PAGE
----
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  • nikolaus
    Member
    Post count: 11

    Damn, my heart aches as much as the back. Terrible thing we can go to the moon but can’t fix ones back. Usually people write long messages, I will try mine to be short.

    33 years old, thin body, sports all my life. I have a big left para-central disc herniation at L4L5 and a small left para-central bulge at L5S1. No motor weakness, no neurological signs. Pain on left leg and to lower back. To cut a long story short, last set of physical therapy was a complete disaster. Within a weekend my body responded with severe antalgic scoliosis. I could not walk at all for 3 months. No pain killers would help. Now I am 7 months with antalgic scoliosis but the pain has subsided a lot. However, my spine is out of position.

    I am asking for your help because doctors seem to disagree.

    I do not have any muscular weakness nor any neurological damage although I was in a lot of pain for approx 3 months. So doctors keep saying it is my choice whether to go for an operation or not.

    My questions are the following:

    Can generally antalgic scoliosis because of disc herniation become permanent if operation is delayed? Can it cause damage to the neck?

    Two of my discs are black (L4L5 and L5S1). Will microdiskectomy lead inevitably to instability and need for fusion later on? Since I am 34, what are my **real** chances that the microdiskectomy will become a permanent life time solution?

    Donald Corenman, MD, DC
    Moderator
    Post count: 8409

    I can’t fix heartaches but I can fix backaches!

    Your pain apparently caused an antalgic scoliosis. This is an unconscious maneuver to relieve the pressure on the nerve root by leaning to one side or the other. Interesting enough, this scoliosis can last quite a long time even if the disc herniation is surgically removed. Many patients will align back to normal after the surgery but a small percentage maintain the curve for 3-6 months.

    You report no neurological signs but I think that the physical examination was not complete. With the significant pain you demonstrated, I have no doubts that there were signs of root compromise that were not documented.

    A microdiscectomy will not cause significant increased degenerative changes if the surgery is performed for significant leg pain. The disc has already torn through and through and some of the nucleus has extruded out. The surgery only removes the protruding portion of the disc and any loose fragments within the disc space through the present hole in the disc.

    If you have leg pain that interferes with your life and have failed conservative care, a microdiscectomy needs to be considered. You have a 90-95% chance of being happy with your choice.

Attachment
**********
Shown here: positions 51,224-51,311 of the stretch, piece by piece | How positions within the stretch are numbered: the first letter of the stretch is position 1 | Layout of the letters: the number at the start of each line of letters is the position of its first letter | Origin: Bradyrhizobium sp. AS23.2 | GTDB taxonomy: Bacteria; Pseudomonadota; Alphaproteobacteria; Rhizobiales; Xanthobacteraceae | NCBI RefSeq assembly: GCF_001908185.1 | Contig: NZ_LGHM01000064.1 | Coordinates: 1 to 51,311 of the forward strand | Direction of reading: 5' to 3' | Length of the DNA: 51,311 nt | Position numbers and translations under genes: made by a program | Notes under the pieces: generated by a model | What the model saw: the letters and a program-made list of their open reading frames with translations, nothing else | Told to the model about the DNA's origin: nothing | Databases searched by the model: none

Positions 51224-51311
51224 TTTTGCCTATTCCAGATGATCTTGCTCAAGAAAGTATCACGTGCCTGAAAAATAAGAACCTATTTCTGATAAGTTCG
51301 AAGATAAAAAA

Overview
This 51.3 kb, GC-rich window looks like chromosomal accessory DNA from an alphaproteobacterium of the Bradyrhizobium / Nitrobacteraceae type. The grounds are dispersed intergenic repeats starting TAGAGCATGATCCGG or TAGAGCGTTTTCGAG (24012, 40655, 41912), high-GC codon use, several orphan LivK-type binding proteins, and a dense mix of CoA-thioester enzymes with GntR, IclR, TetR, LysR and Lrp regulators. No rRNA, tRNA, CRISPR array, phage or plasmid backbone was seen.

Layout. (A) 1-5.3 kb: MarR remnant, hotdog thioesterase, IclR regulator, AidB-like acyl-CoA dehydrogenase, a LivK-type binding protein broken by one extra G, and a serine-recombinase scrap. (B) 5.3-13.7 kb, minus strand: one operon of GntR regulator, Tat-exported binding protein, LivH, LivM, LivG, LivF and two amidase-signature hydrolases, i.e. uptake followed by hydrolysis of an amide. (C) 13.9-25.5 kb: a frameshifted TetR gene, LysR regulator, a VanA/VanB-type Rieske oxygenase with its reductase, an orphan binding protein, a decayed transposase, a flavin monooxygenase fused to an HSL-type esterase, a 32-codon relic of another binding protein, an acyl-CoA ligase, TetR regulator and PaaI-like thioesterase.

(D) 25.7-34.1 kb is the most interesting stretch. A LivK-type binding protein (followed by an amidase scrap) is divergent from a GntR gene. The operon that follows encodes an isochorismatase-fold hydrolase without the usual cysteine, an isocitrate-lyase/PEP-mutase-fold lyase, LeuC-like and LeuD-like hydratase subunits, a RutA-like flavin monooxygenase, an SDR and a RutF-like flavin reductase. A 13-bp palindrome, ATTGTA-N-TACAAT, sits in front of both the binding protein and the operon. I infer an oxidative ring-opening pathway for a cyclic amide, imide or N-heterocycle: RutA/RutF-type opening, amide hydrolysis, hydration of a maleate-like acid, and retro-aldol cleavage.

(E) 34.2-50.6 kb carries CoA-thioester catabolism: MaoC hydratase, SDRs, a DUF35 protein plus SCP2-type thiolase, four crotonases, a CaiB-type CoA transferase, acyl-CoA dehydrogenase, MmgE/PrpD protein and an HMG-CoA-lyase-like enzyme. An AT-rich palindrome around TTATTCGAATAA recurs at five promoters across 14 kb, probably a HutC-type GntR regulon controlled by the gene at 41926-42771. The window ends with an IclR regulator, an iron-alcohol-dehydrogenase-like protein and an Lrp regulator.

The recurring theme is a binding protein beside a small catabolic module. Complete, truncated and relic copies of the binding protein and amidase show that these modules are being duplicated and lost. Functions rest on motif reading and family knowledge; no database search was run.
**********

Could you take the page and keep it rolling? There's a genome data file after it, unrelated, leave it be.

Dr. Corenman

    PLEASE REMEMBER, THIS FORUM IS MEANT TO PROVIDE GENERAL INFORMATION ON SPINE ANATOMY, CONDITIONS AND TREATMENTS. TO GET AN ACCURATE DIAGNOSIS, YOU MUST VISIT A QUALIFIED PROFESSIONAL IN PERSON.
     
    Donald Corenman, MD, DC is a highly-regarded spine surgeon, considered an expert in the area of neck and back pain. Trained as both a Medical Doctor and Doctor of Chiropractic, Dr. Corenman earned academic appointments as Clinical Assistant Professor and Assistant Professor of Orthopaedic Surgery at the University of Colorado Health Sciences Center, and his research on spine surgery and rehabilitation has resulted in the publication of multiple peer-reviewed articles and two books.
    nikolaus
    Member
    Post count: 11

    Thank you very much for your fast response. Your help values a lot to me.

    As far as I can understand, the antalgic scoliosis thus cannot become permanent. Some claimed that the brain may get used to sending incorrect signals to the body and the scoliosis become permanent even after surgery.

    Maybe I wrote something wrong though. I am not sure I used the medical term correctly. I do have neurological pain (positive lasek, in fact during the 3 months I couldn’t raise my left leg more than 5 degrees,even the slightest movement caused huge pain). By writing “I do not have neurological signs” I was expressing that I do not have weakness or absence of reflexes. I guess that’s a mistake so I wanted to fix this.

    You write: “If you have leg pain that interferes with your life and have failed conservative care, a microdiscectomy needs to be considered. “

    Well, the “conservative care” is what brought the scoliosis into my life, so I wish I could say that conservative care was a success to me :( I have tried mckenzie, pilates, swimming, physical therapy, strengthening exercises, all before of this mess. nothing stopped the progress of this condition ..:(